9/11-related illnesses still claim first responders’ lives 16 years after their heroic efforts AP Photo/Beth Keiser, Pool
In this Sept. 13, 2001 photo, a first responder works in the rubble of the former World Trade Center in New York. A decade’s worth of study has answered only a handful of questions about the hundreds of health conditions believed to be related to the tons of gray dust that fell on the city when the trade center collapsed, from post-traumatic stress disorder, asthma and respiratory illness to vitamin deficiencies, strange rashes and cancer. (AP Photo/Beth Keiser, Pool)

While the Sept. 11, 2001, terror attacks in New York, Virginia and Pennsylvania claimed thousands of lives that fateful day, many first responders are still passing away from illnesses they developed during their work following the tragedies.

As of June 30, 2017, 5,807 first responders with 9/11-related cancer had enrolled in the Centers for Disease Control and Prevention’s World Trade Center Health Program. Tens of thousands more have enrolled in the program for other conditions including aerodigestive, musculoskeletal and mental health issues. In the 16 years since, nearly 150 firefighters and fire officers have succumbed to their related illnesses. Last week, the Fire Department of New York honored 32 of its fallen officers by adding their names to World Trade Center Memorial Wall.

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Just this year alone, a number of 9/11 first responders have added to the event’s death toll. Rare would like to share the stories of just a few of the brave responders who have lost their lives since the attacks:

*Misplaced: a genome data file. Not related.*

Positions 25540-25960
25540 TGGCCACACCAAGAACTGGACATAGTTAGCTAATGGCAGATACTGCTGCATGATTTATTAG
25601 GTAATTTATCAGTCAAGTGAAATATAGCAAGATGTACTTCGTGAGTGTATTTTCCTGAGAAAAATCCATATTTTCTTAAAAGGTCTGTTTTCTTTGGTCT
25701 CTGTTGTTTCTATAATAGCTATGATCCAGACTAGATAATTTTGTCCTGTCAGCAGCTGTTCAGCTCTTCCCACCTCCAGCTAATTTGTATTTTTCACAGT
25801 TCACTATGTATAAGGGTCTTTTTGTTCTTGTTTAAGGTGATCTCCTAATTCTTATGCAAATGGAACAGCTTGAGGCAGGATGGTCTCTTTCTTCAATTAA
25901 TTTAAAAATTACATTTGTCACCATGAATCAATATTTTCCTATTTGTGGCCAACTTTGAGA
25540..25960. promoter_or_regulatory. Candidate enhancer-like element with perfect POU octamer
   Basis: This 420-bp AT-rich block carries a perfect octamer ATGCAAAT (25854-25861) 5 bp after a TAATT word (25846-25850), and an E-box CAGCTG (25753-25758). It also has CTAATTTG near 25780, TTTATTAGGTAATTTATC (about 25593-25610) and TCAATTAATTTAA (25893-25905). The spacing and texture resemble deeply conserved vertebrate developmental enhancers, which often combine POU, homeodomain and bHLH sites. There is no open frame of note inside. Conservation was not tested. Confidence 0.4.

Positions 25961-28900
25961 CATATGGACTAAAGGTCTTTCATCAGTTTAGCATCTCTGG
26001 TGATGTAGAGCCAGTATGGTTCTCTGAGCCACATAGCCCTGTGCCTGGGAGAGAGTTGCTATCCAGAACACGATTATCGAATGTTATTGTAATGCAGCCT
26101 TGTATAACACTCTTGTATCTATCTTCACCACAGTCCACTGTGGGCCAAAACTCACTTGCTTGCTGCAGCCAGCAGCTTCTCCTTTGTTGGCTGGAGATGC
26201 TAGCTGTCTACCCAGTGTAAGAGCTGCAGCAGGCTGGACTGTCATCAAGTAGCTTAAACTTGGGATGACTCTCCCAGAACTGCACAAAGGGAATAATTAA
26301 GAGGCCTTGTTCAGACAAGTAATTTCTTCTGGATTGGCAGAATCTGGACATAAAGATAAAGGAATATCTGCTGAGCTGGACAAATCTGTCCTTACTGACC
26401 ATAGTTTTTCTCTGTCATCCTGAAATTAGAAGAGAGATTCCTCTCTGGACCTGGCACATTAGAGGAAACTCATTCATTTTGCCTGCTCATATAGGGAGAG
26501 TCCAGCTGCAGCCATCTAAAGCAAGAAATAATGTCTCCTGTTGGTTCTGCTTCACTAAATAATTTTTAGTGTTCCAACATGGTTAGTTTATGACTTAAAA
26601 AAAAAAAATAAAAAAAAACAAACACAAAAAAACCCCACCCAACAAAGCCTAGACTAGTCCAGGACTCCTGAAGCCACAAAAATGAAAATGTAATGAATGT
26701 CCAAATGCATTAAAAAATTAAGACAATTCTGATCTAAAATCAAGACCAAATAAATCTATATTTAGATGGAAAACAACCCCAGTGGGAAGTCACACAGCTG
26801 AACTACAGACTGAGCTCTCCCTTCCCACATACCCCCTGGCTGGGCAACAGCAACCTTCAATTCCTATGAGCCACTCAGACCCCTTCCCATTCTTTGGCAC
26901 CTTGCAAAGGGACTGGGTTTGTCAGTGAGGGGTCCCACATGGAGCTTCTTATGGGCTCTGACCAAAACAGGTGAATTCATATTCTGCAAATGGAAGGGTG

Raymond and Robert Alexander

The father and son were, respectively, a New York City firefighter and a New York City Police Department officer who both had the day off on Sept. 11, 2001. When the terror attacks on the Twin Towers occurred, the pair sprang into action and headed to Lower Manhattan, where they searched through ruble and debris for days. In November of last year, Raymond, 76, passed away after spending 13 years battling more than seven types of cancer. His family believes his cancers were linked to his 9/11 service. Last month, Robert tragically followed his father, passing away of brain cancer, which his family believes was also related to exposure to toxins at Ground Zero. Raymond and Robert’s deaths marked the first time since that fateful day that the attacks “have claimed the lives of two generations in a single family,” according to Gerard Fitzgerald, president of the Uniformed Firefighters Association.

Ray Pfeifer

Pfeiffer, 59, was a retired New York City firefighter who spent eight months scouring through the rubble at the World Trade Centers site following the terrorist attacks. He contracted cancer because of his work and, after an eight-year battle with the disease, passed away in May after earning a key to New York City last year. Before his death, he fought to get a law passed that would guarantee medical care for 9/11 first responders.

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Robert Newman

After 40 years as a New York City firefighter, Newman, a Vietnam veteran, retired in 2005, four years after 9/11. He spent several months after the attacks involved with rescue and recovery efforts at Ground Zero, and he later developed cancer after being exposed to toxic dust. He was forced to retire due to related health problems and passed away in February 2017, at the age of 70.

Brian J. Masterson

Retired New York City firefighter Masterson, 61, passed away in January of this year after battling esophageal cancer for two years. The father of three was on the scene when the 9/11 terror attacks occurred and spent several months afterward working on the ground at the attack site. His family believes his cancer was “a direct result of working so many days at the site of the Twin Towers” and had been “constantly growing” since that day. He had retired in 2015 after nearly 20 years of service.

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